There seems to be a new draft of the "compromise" bill on military tribunals and detention. I haven't read it through in its entirety. However, a few points:
First, it still strips alien enemy combatants of habeas rights. It also still contains this horrible provision:
"(2) Except as provided in paragraphs (2) and (3) of section 1005(c) of the Detainee Treatment Act of 2005, no court, justice, or judge shall have jurisdiction to hear or consider any other action against the United States or its agents relating to any aspect of the detention, transfer, treatment, trial, or conditions of confinement of an alien detained by the United States who --
(A) is currently in United States custody; and
(B) has been determined by the United States to have been properly detained as an enemy combatant or is awaiting such determination." (p. 82)"
That's the one that effectively removes our system of extraterritorial detention from judicial oversight.
Second, the Washington Post notes that the definition of 'unlawful enemy combatant' does not preclude US citizens from being designated as unlawful enemy combatants. This is not new: the previous version of the bill didn't rule that out either. Nor does this strike me as a bad thing: if a US citizen went off to fight with al Qaeda against the US, he or she would seem to me to be properly described as an unlawful enemy combatant (at least, if we leave aside questions about whether we should use that term at all.) Moreover, a lot of the provisions of the law specify that they apply only to alien unlawful enemy combatants.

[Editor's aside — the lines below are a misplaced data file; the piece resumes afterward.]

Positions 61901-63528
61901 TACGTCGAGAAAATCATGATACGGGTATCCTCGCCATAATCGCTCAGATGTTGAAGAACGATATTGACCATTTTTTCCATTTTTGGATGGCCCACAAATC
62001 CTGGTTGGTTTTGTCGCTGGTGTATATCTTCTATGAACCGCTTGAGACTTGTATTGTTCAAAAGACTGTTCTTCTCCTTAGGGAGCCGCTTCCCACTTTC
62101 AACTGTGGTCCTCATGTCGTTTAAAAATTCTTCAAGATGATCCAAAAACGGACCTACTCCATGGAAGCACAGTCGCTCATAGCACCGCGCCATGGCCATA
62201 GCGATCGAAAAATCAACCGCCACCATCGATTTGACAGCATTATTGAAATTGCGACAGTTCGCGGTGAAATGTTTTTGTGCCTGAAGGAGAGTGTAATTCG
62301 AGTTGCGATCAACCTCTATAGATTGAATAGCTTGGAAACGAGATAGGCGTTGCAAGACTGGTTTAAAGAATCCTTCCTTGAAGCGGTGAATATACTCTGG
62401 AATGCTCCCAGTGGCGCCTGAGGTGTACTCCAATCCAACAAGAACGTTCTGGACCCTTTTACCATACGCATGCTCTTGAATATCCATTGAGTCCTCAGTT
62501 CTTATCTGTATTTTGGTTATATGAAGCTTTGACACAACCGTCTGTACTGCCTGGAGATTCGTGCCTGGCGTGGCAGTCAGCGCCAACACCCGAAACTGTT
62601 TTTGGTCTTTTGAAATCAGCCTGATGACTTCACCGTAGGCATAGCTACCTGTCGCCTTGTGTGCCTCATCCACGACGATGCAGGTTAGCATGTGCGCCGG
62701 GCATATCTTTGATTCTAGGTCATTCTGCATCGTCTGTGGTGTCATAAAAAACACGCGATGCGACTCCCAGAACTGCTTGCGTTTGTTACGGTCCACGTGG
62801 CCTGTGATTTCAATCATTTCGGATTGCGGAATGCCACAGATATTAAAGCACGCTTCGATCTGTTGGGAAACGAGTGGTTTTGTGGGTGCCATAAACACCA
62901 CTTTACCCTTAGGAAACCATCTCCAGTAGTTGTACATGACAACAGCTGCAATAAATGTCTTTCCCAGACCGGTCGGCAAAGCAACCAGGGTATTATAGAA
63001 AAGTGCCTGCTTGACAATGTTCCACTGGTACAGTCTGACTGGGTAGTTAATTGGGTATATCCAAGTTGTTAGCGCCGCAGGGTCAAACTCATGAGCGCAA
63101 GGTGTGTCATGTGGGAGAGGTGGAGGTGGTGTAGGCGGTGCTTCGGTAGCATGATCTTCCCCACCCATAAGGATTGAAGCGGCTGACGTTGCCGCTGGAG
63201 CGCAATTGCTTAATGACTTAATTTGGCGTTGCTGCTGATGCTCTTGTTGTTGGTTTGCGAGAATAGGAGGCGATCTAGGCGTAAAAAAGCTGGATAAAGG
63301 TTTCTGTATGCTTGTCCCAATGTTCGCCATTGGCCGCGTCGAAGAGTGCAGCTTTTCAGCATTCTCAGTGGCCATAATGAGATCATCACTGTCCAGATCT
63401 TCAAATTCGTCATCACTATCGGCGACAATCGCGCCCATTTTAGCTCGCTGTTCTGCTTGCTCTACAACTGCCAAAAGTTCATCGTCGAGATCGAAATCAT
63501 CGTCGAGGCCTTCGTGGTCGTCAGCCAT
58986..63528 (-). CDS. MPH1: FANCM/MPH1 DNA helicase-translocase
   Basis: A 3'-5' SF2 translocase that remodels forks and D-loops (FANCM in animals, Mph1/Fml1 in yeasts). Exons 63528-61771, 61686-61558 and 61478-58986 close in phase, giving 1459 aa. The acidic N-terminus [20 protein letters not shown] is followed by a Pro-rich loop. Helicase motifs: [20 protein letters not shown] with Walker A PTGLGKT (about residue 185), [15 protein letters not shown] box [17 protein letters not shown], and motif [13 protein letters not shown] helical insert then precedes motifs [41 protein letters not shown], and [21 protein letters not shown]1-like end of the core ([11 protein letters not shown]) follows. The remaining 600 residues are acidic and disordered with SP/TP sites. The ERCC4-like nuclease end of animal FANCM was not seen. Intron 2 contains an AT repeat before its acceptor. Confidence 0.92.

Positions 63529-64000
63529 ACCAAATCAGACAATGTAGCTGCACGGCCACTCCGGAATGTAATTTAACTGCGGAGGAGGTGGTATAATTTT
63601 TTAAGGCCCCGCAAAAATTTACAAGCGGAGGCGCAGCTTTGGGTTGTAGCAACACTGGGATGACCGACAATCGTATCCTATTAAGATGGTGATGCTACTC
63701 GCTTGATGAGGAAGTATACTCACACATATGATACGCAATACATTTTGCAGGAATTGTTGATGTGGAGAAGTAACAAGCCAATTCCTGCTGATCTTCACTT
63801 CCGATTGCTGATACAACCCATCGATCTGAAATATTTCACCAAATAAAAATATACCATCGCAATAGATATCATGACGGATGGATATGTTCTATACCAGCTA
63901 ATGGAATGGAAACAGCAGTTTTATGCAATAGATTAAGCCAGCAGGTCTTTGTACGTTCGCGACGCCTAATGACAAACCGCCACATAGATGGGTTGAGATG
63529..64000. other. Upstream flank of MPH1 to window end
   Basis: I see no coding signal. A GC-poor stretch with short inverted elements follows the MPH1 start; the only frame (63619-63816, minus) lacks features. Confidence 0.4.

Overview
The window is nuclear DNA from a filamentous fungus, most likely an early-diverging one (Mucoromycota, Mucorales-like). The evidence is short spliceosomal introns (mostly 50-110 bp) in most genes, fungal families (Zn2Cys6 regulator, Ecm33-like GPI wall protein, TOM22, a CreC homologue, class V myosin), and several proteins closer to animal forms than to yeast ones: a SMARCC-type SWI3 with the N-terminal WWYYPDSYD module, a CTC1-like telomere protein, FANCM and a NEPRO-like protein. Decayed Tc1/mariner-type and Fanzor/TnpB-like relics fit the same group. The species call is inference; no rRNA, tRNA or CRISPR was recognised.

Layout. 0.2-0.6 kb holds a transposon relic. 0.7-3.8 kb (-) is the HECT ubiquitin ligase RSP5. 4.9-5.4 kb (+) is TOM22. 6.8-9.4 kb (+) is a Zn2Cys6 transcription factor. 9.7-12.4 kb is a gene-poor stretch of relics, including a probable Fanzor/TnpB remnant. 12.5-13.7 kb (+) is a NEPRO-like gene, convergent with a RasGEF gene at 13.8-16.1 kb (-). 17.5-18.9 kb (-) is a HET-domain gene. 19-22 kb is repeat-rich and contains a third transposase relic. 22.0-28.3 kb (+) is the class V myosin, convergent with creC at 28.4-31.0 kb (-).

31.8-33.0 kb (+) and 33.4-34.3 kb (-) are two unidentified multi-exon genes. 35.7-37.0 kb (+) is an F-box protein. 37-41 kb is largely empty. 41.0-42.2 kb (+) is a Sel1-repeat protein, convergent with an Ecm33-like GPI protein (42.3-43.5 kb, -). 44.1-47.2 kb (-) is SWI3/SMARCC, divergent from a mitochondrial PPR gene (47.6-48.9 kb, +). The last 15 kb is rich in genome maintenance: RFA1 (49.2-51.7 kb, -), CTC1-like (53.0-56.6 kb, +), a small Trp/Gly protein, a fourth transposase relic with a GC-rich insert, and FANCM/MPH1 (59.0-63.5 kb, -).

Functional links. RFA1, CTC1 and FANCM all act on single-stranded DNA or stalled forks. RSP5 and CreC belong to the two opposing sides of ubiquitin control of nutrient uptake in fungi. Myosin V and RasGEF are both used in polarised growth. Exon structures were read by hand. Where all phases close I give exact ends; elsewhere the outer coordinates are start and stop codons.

The problem with the new definition isn't that it allows US citizens to be unlawful combatants; it's that it's both broad and (it seems to me) vague. It reads (copying from Balkinization, since the pdf doesn't allow copying):
"(i) a person who has engaged in hostilities or who has purposefully and materially supported hostilities against the United States or its co-belligerents who is not a lawful enemy combatant (including a person who is part of the Taliban, al Qaeda, or associated forces); or (ii) a person who, before, on, or after the date of the enactment of the Military Commissions Act of 2006, has been determined to be an unlawful enemy combatant by a Combatant Status Review Tribunal or another competent tribunal established under the authority of the President or the Secretary of Defense."
The 'purposefully and materially supported hostilities' part has, I think, two possible readings: (1) someone has purposefully done something in order to materially support hostilities against the US; and (2) someone has purposefully done something, and the government believes that that something materially supports hostilities against the US. To see the difference, consider this example:
"Could a “little old lady in Switzerland” who sent a check to an orphanage in Afghanistan be taken into custody if unbeknownst to her some of her donation was passed to al-Qaida terrorists? asked U.S. District Judge Joyce Hens Green.
“She could,” replied Deputy Associate Attorney General Brian Boyle. “Someone’s intention is clearly not a factor that would disable detention.” It would be up to a newly established military review panel to decide whether to believe her and release her."